Prune or remove a tree - When a permit is required
The Shellharbour City Council Tree Management Order prohibits the ringbarking, cutting down, pruning, lopping, topping, removing, root pruning, injuring or wilful destruction of a tree that is ‘Declared’. A tree is deemed ‘declared’ if it meets any one or more of the following criteria and a tree management permit be sought if it:
a. is 3m or more in height
b. has a trunk circumference of 30cm or more at natural ground level
c. has a branch spread of three(3) metres or more
d. Is a hollow bearing tree (has cavities in trunk or branches, which can be used by
native animals for foraging, shelter, roosting and nesting)
The removal or pruning of trees for the improvement of views and / or drops unwanted material will not be an acceptable reason for the removal or pruning of a tree.
Some trees are exempt from being declared they can be found on the DCP
For maintenance of trees located on Council roads, parks and reserves please contact us by lodging a report online using eServices, calling (02) 4221 6111 or by emailing email@example.com.
For all trees affected by power wires on public land contact Endeavour Energy.
Trees on Neighbours property
If you wish to prune a tree that is located within your neighbour’s property which extends over your boundary you are still required to submit an application. The proposed works will be assessed as per the criteria set out in the Tree Management Policy and any approved works must be done in accordance with Australian Standard 4373.
Most disputes between neighbours about trees involve overhanging branches or roots that affect or propose a potential risk to a neighbouring property. If you have any concerns about a neighbouring tree, the best way to resolve the issue is to discuss it with your neighbour. Your neighbour/s may not be aware that there is an issue and in the majority of cases will be willing to assist.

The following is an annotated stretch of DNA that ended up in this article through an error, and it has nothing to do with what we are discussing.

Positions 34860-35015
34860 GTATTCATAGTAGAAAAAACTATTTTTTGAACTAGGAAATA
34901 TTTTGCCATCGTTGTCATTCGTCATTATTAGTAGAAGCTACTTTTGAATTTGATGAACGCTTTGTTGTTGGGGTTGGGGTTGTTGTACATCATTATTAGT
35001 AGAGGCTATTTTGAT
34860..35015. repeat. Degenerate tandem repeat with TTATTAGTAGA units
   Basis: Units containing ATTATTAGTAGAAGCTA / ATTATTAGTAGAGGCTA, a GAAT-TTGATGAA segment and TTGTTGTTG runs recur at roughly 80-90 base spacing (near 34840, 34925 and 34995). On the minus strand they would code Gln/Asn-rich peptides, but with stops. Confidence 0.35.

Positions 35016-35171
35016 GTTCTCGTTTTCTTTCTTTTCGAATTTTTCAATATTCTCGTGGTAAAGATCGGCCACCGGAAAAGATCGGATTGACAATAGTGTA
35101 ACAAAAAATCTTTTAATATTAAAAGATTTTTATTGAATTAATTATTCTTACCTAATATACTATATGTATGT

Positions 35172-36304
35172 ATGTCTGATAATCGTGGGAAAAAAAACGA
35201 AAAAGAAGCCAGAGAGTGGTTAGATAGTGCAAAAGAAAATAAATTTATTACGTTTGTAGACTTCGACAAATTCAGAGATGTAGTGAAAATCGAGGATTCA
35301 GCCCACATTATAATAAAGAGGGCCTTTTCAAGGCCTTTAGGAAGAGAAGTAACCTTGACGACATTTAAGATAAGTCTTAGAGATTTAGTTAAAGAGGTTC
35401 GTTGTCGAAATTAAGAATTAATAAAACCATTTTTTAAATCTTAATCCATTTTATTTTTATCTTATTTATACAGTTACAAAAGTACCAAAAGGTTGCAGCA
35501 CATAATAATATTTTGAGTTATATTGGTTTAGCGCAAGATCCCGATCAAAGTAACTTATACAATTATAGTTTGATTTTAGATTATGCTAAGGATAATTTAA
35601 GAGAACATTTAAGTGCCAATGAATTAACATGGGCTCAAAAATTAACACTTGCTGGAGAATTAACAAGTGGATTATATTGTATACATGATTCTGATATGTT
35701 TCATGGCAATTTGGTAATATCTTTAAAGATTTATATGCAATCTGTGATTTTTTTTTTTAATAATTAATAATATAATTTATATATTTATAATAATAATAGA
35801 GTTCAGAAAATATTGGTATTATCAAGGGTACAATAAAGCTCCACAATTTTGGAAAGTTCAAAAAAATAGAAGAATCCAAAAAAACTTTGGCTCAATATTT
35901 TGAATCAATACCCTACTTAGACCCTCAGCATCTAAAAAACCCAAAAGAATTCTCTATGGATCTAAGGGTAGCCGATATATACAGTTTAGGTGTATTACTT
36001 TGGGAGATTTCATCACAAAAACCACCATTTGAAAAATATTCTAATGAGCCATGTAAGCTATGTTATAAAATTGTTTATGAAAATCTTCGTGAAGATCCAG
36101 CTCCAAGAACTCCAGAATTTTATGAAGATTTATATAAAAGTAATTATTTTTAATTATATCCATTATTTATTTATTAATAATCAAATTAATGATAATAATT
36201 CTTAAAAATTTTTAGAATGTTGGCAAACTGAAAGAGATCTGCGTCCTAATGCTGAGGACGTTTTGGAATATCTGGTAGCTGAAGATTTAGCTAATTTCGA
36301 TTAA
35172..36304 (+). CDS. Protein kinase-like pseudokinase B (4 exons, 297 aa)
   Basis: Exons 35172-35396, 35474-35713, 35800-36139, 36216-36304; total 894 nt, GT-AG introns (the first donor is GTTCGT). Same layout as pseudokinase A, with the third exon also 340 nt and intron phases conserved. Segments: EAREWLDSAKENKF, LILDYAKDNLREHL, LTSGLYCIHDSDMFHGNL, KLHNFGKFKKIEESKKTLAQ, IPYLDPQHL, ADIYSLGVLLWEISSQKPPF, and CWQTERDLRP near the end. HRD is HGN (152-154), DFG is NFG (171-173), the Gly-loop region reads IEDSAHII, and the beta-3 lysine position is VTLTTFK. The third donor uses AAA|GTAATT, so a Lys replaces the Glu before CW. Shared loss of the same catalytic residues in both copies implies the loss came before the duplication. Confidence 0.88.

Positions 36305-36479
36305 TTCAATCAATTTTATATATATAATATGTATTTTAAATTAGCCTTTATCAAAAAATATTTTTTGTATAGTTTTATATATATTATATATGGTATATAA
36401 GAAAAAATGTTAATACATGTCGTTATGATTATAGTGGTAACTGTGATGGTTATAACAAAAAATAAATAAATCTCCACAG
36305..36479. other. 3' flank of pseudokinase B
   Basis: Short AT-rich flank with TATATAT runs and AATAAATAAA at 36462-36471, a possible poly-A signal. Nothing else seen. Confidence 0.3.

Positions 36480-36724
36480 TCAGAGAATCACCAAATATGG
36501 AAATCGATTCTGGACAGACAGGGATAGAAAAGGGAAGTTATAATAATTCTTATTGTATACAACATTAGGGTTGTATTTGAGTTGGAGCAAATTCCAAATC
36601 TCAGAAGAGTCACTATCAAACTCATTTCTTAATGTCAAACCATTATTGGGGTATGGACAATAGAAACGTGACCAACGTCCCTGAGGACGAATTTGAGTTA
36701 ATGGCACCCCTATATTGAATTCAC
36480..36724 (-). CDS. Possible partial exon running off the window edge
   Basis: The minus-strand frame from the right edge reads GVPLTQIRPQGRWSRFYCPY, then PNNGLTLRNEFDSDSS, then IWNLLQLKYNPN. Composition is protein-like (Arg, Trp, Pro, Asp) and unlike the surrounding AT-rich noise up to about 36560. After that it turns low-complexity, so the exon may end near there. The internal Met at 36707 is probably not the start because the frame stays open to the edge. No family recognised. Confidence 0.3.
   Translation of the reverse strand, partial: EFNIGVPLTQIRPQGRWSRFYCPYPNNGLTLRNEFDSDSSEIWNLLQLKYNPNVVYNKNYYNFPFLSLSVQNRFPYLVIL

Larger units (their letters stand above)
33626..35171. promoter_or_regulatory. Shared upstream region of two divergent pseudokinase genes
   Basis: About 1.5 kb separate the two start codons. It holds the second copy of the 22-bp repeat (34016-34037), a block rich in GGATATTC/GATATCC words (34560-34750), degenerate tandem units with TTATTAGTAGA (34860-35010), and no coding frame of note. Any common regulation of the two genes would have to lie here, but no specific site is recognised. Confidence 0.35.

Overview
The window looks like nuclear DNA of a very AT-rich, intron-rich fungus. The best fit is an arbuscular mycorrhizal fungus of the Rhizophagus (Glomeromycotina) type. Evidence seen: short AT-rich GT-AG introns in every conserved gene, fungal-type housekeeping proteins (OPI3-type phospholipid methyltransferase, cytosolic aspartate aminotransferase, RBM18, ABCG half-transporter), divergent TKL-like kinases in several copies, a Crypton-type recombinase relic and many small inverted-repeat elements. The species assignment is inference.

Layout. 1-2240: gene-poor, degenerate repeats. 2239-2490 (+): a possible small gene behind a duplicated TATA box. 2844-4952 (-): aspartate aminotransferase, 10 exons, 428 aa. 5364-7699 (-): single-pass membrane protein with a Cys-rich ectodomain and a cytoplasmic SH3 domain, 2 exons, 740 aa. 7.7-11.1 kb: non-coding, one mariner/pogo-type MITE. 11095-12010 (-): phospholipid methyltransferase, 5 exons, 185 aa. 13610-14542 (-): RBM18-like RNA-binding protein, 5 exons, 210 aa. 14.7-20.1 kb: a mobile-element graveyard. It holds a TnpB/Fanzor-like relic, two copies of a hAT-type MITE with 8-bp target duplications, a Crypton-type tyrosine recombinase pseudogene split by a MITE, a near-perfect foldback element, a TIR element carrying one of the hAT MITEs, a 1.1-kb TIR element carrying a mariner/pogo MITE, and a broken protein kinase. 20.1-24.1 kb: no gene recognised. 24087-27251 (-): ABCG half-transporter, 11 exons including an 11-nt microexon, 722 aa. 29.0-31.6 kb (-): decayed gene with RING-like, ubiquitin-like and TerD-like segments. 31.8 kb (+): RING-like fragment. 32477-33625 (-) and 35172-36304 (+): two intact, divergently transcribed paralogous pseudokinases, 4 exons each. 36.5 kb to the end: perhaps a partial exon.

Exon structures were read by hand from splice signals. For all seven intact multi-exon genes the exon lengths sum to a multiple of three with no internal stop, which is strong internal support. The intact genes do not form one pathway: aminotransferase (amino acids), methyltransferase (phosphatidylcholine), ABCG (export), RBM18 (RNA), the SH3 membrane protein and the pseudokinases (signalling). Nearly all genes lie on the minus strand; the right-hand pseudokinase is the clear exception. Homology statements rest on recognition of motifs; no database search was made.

By advising the tree owner of your intentions to submit an application may make the process of pruning the tree easier. A submission without the consent of the tree owner, limits Council to only be able to issue an approval to prune branches extending over the boundary and those that are within your property.
If the owners signature is not supplied inspections will be limited to the applicant’s property only.
Any approval given does not allow you or a contractor to enter your neighbour’s property without their consent.
Applications to remove a neighbour’s tree without the consent of the owner will not be approved.
It is not the role of council to intervene in neighbourhood disputes. Conflict over the management of private trees in neighbouring properties is the responsibility of both neighbours to resolve. If you are not able to reach an agreement with your neighbour, you can source the assistance of a Community Justice Centre www.cjc.justice.nsw.gov.au or on 1800 990 777
Where attempts for mediation between parties is unsuccessful you can apply to the Land and Environment Court www.lec.justice.nsw.gov.au for an order under the provisions of the Tree (Disputes Between Neighbours) ACT 2006
Looking to purchase a tree?
Our nursery has a huge range of fruiting, native and potted trees available.
Preparing for Bush Fires - 10/50 vegetation clearing
Residents in some areas close to the bush can prepare for bush fires by clearing trees from around their home under the NSW Rural Fire Service 10/50 Vegetation Clearing Scheme.
If your property is in a 10/50 vegetation clearing entitlement area, you may be able to clear trees close to your house without Council's approval. Make sure you read the guidelines carefully first; you could be fined for illegally clearing trees.
It is the property owner's responsibility to make sure they follow the 10/50 Code of Practice.
You should also note that you can’t remove a tree under these guidelines if a development consent specifically says it needs to be retained.
For details, and to find out if your property is in a 10/50 area, visit the NSW Rural Fire Service website